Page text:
State investigators found that a stroke victim residing at an assisted living facility in Brooklyn Park did not receive enough water or her medication for several weeks before her death.
A report released Tuesday by the Department of Health’s Office of Health Facilities Complaints found that staff members at Second Horizon Living neglected the care of the woman, who died of pneumonia, sepsis and other infections.
As is standard in the agency’s public disclosures, the report did not identify the woman or indicate when she died.
Messages were left Wednesday with Second Horizon’s administration seeking a response to the allegations and whether it intended to appeal the agency’s findings. The report notes that facility management moved from monthly audits of its medication administration records to weekly reviews.
“Staff members failed to follow providers’ orders regarding the administration of water through the resident’s gastrotube,” the agency’s finding notes, “and as a result, the resident did not receive proper significant quantity of water over a two-month period.
According to the parts of the report made public:
The woman moved to Second Horizon after having a stroke that left her partially paralyzed and using “facial gestures and nodding to communicate with staff” during her 10-week stay.
She needed a feeding tube to feed and hydrate herself, and needed staff to help her take her medications and go to the bathroom.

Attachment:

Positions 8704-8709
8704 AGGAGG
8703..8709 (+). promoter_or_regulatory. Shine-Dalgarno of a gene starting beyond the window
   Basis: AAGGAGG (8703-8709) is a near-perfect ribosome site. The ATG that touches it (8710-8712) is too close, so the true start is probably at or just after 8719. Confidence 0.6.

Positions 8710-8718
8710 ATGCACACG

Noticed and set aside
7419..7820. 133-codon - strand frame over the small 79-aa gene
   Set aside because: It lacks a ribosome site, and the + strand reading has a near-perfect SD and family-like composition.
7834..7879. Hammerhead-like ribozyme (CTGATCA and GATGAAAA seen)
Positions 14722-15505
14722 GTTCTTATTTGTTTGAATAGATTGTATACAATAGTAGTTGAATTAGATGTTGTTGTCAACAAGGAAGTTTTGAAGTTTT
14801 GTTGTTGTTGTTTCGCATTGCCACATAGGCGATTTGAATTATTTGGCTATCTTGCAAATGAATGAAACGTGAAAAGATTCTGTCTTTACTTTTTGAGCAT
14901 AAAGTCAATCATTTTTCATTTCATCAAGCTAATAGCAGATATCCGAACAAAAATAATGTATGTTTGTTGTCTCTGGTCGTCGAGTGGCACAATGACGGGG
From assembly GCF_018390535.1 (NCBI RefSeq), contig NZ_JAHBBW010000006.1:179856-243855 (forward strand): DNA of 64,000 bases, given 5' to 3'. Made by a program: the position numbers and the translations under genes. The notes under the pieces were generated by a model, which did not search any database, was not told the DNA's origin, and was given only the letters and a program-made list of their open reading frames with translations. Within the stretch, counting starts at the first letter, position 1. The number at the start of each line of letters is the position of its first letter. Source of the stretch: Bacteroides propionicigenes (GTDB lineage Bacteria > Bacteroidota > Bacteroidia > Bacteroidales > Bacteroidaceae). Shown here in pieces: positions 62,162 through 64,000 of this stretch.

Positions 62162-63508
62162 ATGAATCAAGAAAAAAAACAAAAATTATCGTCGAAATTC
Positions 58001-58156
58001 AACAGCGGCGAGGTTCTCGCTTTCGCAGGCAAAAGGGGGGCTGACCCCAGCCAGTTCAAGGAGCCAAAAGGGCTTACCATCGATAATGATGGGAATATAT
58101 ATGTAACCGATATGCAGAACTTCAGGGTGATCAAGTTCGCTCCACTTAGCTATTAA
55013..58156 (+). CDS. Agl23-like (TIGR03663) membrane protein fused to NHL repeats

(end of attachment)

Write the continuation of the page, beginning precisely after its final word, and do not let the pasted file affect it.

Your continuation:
A family member quickly requested a hospital evaluation for the woman after noticing a change in her condition. The examination revealed that she was suffering from respiratory and other system failure as well as septic shock.
The investigation revealed that the woman was not receiving the medication she needed and was not properly hydrated.
A nurse said “there was a communication problem between staff and the resident did not receive the water (6 ounces) ordered every four hours,” the report states. “The nurse said the previous nurse did not order water and the current two nurses did not catch this error.”
As for the woman’s medication being improperly administered, the report continues: “The nurse stated that the resident’s medications were available, however, the staff did not recognize the generic name of the medications and therefore did not administer medication.
“The nurse stated that staff did not report the resident’s forgotten medications until she performed a monthly audit of the medication administration record.”
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